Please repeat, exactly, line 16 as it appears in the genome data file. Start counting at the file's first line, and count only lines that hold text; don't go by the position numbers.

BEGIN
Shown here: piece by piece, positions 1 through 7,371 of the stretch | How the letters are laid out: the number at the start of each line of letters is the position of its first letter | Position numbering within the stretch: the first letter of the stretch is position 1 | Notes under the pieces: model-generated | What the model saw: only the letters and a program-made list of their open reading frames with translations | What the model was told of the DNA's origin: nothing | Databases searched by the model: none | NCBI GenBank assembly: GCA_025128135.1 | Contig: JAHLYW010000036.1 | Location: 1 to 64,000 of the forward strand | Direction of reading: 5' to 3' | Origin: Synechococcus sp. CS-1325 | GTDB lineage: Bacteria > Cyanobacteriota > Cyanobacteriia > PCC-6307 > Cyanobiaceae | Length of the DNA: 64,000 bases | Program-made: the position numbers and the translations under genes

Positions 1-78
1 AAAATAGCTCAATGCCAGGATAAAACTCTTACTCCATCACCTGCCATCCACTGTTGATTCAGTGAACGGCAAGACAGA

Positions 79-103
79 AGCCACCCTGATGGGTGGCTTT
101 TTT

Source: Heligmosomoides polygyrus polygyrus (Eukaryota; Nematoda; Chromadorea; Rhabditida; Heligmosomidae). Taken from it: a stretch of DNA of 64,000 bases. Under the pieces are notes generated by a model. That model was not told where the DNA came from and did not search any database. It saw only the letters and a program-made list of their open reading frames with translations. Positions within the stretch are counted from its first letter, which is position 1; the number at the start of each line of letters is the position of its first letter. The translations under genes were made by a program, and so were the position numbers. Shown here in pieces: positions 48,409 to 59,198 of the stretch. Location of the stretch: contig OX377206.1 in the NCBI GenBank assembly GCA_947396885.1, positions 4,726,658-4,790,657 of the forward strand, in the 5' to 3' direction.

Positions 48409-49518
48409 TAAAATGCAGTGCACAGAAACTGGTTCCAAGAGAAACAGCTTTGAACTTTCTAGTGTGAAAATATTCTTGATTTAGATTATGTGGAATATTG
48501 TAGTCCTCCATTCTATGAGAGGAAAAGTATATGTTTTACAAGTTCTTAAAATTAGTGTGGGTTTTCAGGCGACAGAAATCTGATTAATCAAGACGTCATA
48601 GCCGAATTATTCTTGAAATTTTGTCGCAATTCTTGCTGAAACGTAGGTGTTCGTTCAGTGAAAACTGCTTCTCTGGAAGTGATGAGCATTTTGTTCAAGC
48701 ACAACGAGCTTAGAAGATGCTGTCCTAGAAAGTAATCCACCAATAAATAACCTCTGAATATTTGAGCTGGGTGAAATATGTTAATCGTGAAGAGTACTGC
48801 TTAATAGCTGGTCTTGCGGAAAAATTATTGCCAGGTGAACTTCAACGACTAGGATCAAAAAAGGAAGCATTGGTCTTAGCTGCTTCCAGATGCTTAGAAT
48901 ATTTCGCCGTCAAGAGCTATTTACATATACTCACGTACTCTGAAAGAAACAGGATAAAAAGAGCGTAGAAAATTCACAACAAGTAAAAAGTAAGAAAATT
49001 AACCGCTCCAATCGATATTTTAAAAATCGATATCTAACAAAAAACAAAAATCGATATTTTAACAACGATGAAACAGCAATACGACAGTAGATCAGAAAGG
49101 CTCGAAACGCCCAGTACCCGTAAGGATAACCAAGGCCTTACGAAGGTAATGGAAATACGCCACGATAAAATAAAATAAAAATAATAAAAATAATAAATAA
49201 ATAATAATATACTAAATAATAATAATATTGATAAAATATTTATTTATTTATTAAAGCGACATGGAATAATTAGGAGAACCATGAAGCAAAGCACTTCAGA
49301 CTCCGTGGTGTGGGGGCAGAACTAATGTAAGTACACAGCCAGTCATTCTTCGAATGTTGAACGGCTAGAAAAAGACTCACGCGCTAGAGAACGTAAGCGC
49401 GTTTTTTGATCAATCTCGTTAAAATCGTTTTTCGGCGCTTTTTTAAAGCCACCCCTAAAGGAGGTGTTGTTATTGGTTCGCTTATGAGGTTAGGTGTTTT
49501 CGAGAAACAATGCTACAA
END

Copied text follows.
49101 CTCGAAACGCCCAGTACCCGTAAGGATAACCAAGGCCTTACGAAGGTAATGGAAATACGCCACGATAAAATAAAATAAAAATAATAAAAATAATAAATAA